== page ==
The Water margin: outlaws of the marsh

Edwin Hulme Lowe

Research output: Book/ReportTextbookResearch

Abstract

Based upon the historical bandit Song Jiang and his companions, this Chinese equivalent of the English classic Robin Hood and His Merry Men is an epic tale of rebellion against tyranny and has been thrilling and inspiring readers for hundreds of years. This edition of the classic J. H. Jackson translation features a new preface and introduction by Edwin Lowe, which gives the history of the book and puts the story into perspective for modern readers. First translated into English by Pearl S. Buck in 1933 as All Men Are Brothers, the original edition of the J.H. Jackson translation appeared under the title The Water Margin in 1937. In this updated edition, Edwin Lowe addresses many of the shortcomings found in the original J.H. Jackson translation, and replaces the original grit and flavor of Shuihui Zhuan found in Chinese versions, including the sexual seduction, explicit descriptions of brutality and barbarity, and the profane voices of the thieving, scheming, drinking, fighting, pimping lower classes of Song Dynasty China. Similarly, the Chinese deities, Bodhisattvas, gods and demons have reclaimed their true names, as has the lecherous, over-sexed and ill-fated Ximen Qing. All of which was sanitized out when first published in 1937. While Chinese in origin, the themes of The Water Margin are universal enough that it has served as a source of inspiration for numerous movies, television shows and video games up to the present day.
LanguageEnglish
Place of PublicationNorth Clarendon, VT
PublisherTuttle Publishing
Number of pages848
ISBN (Print)9780804840958
Publication statusPublished - 2010

Fingerprint

Outlaw
Water
Reader
Deity
Sexual
Lower Class
Barbarity
China
Profane
Movies
Names
Video Games
Companionship
Robin Hood
Demons
History of the Book
Epic
Brothers
Tyranny
Drinking

Cite this

Lowe, E. H. (2010). The Water margin: outlaws of the marsh. North Clarendon, VT: Tuttle Publishing.
Lowe, Edwin Hulme. / The Water margin : outlaws of the marsh. North Clarendon, VT : Tuttle Publishing, 2010. 848 p.
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Lowe, EH 2010, The Water margin: outlaws of the marsh. Tuttle Publishing, North Clarendon, VT.

The Water margin : outlaws of the marsh. / Lowe, Edwin Hulme.

North Clarendon, VT : Tuttle Publishing, 2010. 848 p.

Research output: Book/ReportTextbookResearch

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AU - Lowe, Edwin Hulme

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N2 - Based upon the historical bandit Song Jiang and his companions, this Chinese equivalent of the English classic Robin Hood and His Merry Men is an epic tale of rebellion against tyranny and has been thrilling and inspiring readers for hundreds of years. This edition of the classic J. H. Jackson translation features a new preface and introduction by Edwin Lowe, which gives the history of the book and puts the story into perspective for modern readers. First translated into English by Pearl S. Buck in 1933 as All Men Are Brothers, the original edition of the J.H. Jackson translation appeared under the title The Water Margin in 1937. In this updated edition, Edwin Lowe addresses many of the shortcomings found in the original J.H. Jackson translation, and replaces the original grit and flavor of Shuihui Zhuan found in Chinese versions, including the sexual seduction, explicit descriptions of brutality and barbarity, and the profane voices of the thieving, scheming, drinking, fighting, pimping lower classes of Song Dynasty China. Similarly, the Chinese deities, Bodhisattvas, gods and demons have reclaimed their true names, as has the lecherous, over-sexed and ill-fated Ximen Qing. All of which was sanitized out when first published in 1937. While Chinese in origin, the themes of The Water Margin are universal enough that it has served as a source of inspiration for numerous movies, television shows and video games up to the present day.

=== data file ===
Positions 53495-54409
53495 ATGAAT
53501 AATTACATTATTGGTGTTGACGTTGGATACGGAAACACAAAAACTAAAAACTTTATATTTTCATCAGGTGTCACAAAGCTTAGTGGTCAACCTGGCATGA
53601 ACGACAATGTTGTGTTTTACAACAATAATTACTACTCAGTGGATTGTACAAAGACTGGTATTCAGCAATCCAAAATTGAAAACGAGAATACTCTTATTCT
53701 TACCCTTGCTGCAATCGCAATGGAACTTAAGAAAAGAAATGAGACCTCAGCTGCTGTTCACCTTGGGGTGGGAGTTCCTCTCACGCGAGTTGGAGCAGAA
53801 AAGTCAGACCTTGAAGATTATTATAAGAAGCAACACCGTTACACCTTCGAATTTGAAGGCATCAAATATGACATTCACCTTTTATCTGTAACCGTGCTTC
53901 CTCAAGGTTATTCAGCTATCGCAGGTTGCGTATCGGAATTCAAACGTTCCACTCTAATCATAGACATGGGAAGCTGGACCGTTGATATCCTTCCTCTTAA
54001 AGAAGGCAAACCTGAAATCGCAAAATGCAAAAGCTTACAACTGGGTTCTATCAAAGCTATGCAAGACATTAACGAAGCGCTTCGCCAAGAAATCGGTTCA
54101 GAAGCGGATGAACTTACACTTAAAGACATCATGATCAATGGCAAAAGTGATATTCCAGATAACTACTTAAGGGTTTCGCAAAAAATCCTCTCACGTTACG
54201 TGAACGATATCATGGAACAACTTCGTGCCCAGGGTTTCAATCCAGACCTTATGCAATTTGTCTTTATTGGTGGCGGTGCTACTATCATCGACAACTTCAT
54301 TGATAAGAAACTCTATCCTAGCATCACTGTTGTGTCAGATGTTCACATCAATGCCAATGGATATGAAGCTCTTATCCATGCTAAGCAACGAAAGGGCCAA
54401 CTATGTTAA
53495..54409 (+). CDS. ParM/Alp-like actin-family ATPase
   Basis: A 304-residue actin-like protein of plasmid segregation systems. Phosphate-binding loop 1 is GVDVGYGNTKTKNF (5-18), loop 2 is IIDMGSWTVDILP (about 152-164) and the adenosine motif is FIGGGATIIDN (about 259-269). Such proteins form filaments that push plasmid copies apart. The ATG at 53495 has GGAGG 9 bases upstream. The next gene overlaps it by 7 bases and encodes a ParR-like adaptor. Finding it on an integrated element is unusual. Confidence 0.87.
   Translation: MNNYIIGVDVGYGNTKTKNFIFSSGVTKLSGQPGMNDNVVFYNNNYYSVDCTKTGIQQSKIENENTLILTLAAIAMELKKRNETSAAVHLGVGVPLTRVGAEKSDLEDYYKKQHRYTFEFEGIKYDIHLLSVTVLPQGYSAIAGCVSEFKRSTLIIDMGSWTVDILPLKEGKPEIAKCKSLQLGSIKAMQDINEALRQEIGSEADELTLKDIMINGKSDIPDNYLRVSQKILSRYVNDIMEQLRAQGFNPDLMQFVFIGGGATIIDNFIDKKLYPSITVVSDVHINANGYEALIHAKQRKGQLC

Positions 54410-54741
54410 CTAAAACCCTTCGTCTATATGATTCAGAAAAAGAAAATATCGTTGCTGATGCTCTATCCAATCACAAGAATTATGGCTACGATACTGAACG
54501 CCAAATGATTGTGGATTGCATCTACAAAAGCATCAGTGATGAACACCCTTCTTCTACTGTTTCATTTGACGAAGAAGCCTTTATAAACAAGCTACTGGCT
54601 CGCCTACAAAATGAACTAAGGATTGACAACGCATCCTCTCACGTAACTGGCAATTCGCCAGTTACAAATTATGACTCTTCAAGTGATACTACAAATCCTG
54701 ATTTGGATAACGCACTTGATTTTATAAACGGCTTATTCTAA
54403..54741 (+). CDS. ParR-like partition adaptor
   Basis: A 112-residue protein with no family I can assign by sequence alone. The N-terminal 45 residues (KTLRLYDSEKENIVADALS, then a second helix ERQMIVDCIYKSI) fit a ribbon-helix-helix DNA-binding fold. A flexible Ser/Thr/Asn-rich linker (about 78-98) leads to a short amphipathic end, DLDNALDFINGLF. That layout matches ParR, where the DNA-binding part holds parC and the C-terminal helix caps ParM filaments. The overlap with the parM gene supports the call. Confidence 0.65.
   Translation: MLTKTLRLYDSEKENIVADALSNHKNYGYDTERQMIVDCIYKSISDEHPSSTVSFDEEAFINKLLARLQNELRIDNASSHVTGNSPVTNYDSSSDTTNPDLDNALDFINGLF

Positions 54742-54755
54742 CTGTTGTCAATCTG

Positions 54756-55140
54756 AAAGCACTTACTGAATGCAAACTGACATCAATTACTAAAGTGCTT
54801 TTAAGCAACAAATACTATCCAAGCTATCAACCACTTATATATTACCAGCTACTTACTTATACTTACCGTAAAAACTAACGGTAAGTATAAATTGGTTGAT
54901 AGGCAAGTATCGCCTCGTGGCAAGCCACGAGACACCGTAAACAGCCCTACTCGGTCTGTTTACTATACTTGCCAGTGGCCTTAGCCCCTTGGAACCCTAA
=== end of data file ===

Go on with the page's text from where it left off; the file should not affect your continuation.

AB - Based upon the historical bandit Song Jiang and his companions, this Chinese equivalent of the English classic Robin Hood and His Merry Men is an epic tale of rebellion against tyranny and has been thrilling and inspiring readers for hundreds of years. This edition of the classic J. H. Jackson translation features a new preface and introduction by Edwin Lowe, which gives the history of the book and puts the story into perspective for modern readers. First translated into English by Pearl S. Buck in 1933 as All Men Are Brothers, the original edition of the J.H. Jackson translation appeared under the title The Water Margin in 1937. In this updated edition, Edwin Lowe addresses many of the shortcomings found in the original J.H. Jackson translation, and replaces the original grit and flavor of Shuihui Zhuan found in Chinese versions, including the sexual seduction, explicit descriptions of brutality and barbarity, and the profane voices of the thieving, scheming, drinking, fighting, pimping lower classes of Song Dynasty China. Similarly, the Chinese deities, Bodhisattvas, gods and demons have reclaimed their true names, as has the lecherous, over-sexed and ill-fated Ximen Qing. All of which was sanitized out when first published in 1937. While Chinese in origin, the themes of The Water Margin are universal enough that it has served as a source of inspiration for numerous movies, television shows and video games up to the present day.

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Lowe EH. The Water margin: outlaws of the marsh. North Clarendon, VT: Tuttle Publishing, 2010. 848 p.